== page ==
Optimizing Changes within Schools
Schools can be among some of the most difficult
institutions to change. There are many reasons for this, including the finite
number of opportunities teachers generally have for long-term planning or for
collaborations with colleagues, the lack of funding for professional
development, minimal resources available for long-term visioning or strategic
planning, and school leadership that may not always support innovation. And
then consider the shortage of teachers across the country and, as a result, the
greater percentages of professionals who do not have the necessary depth of
pedagogical and curricula training. Taken all together, one can understand why
it’s an uphill battle for schools to innovate, even when they recognize the
necessity of doing so.
Yet, most educators are keenly aware that the content students need to know and how they can most effectively learn it is constantly evolving. Even when many obstacles are cleared away, it is often difficult to implement any number of new initiatives that are necessary to prepare students for the range of challenges they will face in their lifetimes—let alone to help them get ahead of the curve.
So how can schools make the most of their limited
bandwidths and increase opportunities for innovation? To start, faculty and
staff can build consensus around the most important problem at their school and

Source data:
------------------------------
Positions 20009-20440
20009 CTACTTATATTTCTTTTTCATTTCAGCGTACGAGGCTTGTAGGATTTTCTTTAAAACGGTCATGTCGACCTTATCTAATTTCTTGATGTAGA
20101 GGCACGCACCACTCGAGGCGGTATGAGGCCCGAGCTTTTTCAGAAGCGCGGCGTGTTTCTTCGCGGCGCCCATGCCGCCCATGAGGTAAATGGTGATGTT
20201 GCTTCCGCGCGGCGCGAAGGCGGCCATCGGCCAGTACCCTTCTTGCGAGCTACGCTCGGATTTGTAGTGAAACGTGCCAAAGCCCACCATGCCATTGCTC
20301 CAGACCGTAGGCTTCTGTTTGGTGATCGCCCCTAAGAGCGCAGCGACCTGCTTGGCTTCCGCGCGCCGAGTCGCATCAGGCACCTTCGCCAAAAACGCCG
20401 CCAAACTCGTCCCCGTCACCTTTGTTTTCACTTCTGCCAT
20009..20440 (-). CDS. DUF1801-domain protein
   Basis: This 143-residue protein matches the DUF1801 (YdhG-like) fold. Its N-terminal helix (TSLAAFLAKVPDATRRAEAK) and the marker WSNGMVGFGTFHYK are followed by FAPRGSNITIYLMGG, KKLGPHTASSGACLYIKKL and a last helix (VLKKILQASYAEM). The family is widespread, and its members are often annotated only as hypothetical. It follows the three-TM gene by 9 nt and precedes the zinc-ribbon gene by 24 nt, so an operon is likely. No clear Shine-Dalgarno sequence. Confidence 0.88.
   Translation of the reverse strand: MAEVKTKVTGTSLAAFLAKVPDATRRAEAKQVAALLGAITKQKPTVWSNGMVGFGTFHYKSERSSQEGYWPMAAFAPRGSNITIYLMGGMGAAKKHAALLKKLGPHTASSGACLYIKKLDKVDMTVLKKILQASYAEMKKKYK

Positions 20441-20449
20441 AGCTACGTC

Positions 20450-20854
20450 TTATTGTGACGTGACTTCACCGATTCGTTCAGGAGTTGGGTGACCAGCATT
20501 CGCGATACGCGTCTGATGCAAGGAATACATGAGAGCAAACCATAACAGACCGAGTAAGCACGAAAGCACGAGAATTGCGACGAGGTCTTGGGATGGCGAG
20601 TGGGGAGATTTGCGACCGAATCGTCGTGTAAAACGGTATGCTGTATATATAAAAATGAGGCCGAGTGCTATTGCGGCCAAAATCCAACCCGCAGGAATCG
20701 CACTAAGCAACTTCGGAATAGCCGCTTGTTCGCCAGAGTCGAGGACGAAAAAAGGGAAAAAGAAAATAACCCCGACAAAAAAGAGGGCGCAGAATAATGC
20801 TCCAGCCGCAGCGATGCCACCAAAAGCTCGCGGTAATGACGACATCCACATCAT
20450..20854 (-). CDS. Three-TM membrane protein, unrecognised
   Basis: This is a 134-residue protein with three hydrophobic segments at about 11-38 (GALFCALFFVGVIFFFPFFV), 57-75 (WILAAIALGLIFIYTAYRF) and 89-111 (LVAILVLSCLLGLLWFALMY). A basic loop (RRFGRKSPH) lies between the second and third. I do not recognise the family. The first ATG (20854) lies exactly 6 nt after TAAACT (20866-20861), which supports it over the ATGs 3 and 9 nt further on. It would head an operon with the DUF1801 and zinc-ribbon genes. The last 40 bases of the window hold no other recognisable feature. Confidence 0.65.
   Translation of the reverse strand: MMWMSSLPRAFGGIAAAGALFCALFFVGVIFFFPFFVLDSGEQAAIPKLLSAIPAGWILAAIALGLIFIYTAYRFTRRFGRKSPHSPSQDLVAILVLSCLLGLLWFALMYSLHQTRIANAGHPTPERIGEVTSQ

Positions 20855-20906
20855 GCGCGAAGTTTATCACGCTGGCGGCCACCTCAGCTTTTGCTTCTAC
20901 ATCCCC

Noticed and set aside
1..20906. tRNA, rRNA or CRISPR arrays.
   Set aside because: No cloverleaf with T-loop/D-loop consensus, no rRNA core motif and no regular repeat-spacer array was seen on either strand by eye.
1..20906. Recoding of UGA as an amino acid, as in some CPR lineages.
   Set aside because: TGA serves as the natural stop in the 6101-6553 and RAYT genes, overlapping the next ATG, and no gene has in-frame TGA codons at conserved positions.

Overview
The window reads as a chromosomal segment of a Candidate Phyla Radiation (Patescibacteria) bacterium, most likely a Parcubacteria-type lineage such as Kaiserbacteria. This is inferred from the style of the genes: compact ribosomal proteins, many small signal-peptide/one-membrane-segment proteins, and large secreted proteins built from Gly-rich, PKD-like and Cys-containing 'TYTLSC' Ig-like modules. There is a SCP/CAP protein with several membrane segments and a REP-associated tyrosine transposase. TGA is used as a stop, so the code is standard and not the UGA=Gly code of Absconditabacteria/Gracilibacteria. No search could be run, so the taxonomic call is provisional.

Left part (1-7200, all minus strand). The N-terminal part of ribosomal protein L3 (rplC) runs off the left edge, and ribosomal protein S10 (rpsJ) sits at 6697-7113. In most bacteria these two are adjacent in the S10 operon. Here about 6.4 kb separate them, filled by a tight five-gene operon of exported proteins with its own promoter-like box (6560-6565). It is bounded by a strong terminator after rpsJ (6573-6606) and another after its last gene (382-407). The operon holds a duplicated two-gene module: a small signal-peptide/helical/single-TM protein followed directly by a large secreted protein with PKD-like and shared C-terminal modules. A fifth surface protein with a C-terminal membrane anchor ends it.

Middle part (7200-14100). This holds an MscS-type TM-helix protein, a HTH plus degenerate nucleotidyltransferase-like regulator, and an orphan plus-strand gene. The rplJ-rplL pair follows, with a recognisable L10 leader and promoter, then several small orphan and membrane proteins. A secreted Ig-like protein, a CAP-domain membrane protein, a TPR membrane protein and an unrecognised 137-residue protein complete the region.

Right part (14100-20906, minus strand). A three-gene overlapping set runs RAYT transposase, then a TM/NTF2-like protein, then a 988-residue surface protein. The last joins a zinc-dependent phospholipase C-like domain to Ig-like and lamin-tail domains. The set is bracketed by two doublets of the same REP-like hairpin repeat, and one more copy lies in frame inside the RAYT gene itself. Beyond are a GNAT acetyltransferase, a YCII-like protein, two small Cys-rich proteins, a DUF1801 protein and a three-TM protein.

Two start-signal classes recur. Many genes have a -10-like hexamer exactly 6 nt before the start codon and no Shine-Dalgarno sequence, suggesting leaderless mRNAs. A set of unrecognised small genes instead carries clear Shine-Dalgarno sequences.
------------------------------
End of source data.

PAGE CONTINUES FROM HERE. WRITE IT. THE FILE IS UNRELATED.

then explore initiatives that will have the greatest potential impact. Once
identified, teachers and administrators can collaborate more effectively as
they take specific steps to address these priorities and make improvements, all
while working within timelines that are reasonable yet finite. Once the changes
are implemented, the faculty and staff should work together to evaluate the new
initiatives and their potential outcomes. Knowing what was successful and what
wasn’t after implementing changes will make future innovation more effective,
fostering continuous improvement in other areas at the school. And though
initiating a cycle of identification, implementation, and evaluation may seem
difficult to maintain at times, I believe it’s necessary for schools to stay
vibrant while continually striving to meet the needs of current students.
There’s always room for improvement within every school, no matter how many or
how few resources are available to make it happen.